She is one of several in Polk County that is committed to serving the community by sharing knowledge received as a part of the program where volunteers are trained by experts with the UGA College of Agricultural and Environmental Sciences.
Ricky Ensley, Extension Coordinator, said volunteers can sign up for the three-month program during the fall but the classes are held two days each week during the spring.
Each participant completing the program commits 50 hours the first year and 25 hours the second.
Ensley said the program is great for people who have a passion, not just for gardening, but working with others in a variety of ways. Some do speak at group meetings, including civic clubs.
Fran Forsyth first received her training in Texas and - after moving to Polk - decided to update her knowledge about growing plants without spraying or using chemicals.
“I had to change a lot of things I knew and learned about new plants,” she said. “I took courses that provided different information about the soil here.”
Classes also included facts about shrubs and best types of flowers and landscape design.
Today, Fran is using this knowledge to grow culinary herbs for sale through Consumer Supported Agriculture (CAS).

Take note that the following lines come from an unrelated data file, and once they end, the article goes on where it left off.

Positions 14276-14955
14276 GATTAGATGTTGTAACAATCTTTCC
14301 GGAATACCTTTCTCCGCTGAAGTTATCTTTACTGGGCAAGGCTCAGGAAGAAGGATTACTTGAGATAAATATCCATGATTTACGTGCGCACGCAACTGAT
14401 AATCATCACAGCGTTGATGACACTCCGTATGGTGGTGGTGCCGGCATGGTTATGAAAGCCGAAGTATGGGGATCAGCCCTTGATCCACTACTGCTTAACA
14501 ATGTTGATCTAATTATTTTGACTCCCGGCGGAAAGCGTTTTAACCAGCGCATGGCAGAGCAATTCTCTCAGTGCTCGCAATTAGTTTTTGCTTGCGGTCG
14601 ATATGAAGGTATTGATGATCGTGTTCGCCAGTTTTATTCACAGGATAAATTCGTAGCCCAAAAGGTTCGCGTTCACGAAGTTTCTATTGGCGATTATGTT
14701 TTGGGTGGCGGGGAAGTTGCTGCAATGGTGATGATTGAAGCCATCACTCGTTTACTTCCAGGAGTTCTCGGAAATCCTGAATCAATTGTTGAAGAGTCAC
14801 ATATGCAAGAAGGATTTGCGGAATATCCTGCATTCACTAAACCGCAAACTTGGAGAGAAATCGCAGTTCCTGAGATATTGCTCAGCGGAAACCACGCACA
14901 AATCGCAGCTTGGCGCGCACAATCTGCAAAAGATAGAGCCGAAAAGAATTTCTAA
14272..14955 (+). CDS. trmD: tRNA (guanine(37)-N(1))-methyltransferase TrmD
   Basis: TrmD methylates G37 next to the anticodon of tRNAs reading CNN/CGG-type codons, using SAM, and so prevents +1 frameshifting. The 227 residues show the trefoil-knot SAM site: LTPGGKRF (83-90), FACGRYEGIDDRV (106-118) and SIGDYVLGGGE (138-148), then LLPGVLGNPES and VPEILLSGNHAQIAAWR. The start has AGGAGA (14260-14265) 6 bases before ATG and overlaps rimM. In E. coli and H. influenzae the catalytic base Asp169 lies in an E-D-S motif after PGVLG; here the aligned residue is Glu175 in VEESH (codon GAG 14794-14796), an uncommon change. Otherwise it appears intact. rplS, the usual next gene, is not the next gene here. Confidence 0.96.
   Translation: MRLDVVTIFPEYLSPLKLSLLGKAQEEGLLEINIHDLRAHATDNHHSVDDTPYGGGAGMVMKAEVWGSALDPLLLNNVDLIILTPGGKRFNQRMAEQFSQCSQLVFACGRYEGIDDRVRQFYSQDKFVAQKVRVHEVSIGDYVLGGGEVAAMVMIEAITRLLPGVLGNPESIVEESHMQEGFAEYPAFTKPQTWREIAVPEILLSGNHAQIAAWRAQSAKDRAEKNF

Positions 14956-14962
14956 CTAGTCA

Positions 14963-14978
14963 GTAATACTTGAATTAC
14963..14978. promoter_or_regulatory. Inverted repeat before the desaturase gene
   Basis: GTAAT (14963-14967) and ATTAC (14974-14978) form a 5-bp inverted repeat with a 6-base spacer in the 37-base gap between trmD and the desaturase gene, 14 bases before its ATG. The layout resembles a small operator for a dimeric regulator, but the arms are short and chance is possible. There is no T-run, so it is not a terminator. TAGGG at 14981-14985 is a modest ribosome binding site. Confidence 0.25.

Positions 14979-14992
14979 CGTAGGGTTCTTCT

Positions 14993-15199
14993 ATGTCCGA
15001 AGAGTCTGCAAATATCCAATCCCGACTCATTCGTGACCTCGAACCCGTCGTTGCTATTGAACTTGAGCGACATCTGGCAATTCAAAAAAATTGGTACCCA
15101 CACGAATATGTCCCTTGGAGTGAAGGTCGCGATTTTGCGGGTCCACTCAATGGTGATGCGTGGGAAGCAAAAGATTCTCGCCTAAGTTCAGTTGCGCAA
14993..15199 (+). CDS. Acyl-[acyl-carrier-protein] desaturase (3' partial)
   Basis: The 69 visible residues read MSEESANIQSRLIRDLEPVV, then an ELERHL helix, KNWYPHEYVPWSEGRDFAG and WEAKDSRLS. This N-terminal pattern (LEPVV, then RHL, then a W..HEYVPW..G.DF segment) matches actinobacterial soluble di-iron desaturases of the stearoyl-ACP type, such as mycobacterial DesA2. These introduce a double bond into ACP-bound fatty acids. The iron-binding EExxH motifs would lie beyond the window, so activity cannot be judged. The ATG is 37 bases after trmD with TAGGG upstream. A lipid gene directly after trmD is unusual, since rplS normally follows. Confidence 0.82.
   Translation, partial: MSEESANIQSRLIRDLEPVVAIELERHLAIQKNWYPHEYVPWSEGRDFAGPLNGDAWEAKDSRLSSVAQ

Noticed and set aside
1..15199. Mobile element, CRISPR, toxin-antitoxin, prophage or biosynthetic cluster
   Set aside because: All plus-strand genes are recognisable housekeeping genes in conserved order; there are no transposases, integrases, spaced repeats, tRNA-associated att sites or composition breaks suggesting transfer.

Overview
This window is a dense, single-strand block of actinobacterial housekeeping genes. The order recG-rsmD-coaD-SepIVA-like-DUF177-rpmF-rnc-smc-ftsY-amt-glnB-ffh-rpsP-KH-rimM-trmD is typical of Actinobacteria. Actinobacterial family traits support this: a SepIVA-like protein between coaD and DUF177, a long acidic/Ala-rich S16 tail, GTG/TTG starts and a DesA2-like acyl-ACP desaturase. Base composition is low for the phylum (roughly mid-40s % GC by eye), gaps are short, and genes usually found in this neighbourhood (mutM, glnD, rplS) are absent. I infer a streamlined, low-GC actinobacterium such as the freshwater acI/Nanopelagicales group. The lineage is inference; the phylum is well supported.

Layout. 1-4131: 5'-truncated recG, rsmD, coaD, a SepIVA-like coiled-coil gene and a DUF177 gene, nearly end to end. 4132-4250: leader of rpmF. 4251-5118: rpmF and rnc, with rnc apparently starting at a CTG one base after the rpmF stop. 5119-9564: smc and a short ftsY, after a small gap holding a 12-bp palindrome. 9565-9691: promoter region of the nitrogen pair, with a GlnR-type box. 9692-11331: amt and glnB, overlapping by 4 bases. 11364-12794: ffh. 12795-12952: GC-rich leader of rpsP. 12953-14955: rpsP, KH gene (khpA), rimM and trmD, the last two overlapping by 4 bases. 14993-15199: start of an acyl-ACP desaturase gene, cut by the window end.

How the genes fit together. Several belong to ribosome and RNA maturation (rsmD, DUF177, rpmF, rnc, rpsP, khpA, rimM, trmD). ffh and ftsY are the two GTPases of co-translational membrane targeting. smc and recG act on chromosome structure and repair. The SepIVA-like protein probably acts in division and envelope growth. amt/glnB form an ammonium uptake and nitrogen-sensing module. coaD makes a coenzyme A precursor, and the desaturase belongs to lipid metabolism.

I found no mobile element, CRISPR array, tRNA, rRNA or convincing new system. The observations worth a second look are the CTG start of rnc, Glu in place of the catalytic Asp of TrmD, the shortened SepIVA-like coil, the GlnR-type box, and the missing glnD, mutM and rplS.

On Monday, she harvests herbs and puts three of four different types of plants into mixed bundles. These are transported to CAS in Carrollton on Tuesday. There, the herbs are packed for distribution.
“The knowledge I gained through the master gardener program helps me grow plants without using chemicals or things CAS does not allow,” she said.
To Fran, herbs are easy to grow since most are drought resistant and are great additions to the landscape around her home.
Among the herbs she grows are parsley, parcel that has the taste of parsley and celery, dill, rosemary, sage, variety of thyme and winter savory. Some grow better in winter and others are better suited for warm weather.
“Many are very fragrant,” Fran said. “This is how I started. I was in a stressful job and that was my release. It was wonderful to get out and work around the plants and enjoy the aroma. Lavender is a great one to send out its smell.”
While in Texas, she worked with an educational park and grew native plants for that location. In Polk, Fran has utilized her knowledge at the Battered Women’s Shelter.
This year, she and other gardeners plan to work with Keep Polk Beautiful at Van Wert and Young’s Grove schools. She has also been a speaker at different meetings where she shares information about organic gardening and growing herbs.
For more information about the Master Gardener program or to schedule a speaker, call Ensley at 770-749-2142 (Polk County Extension Office).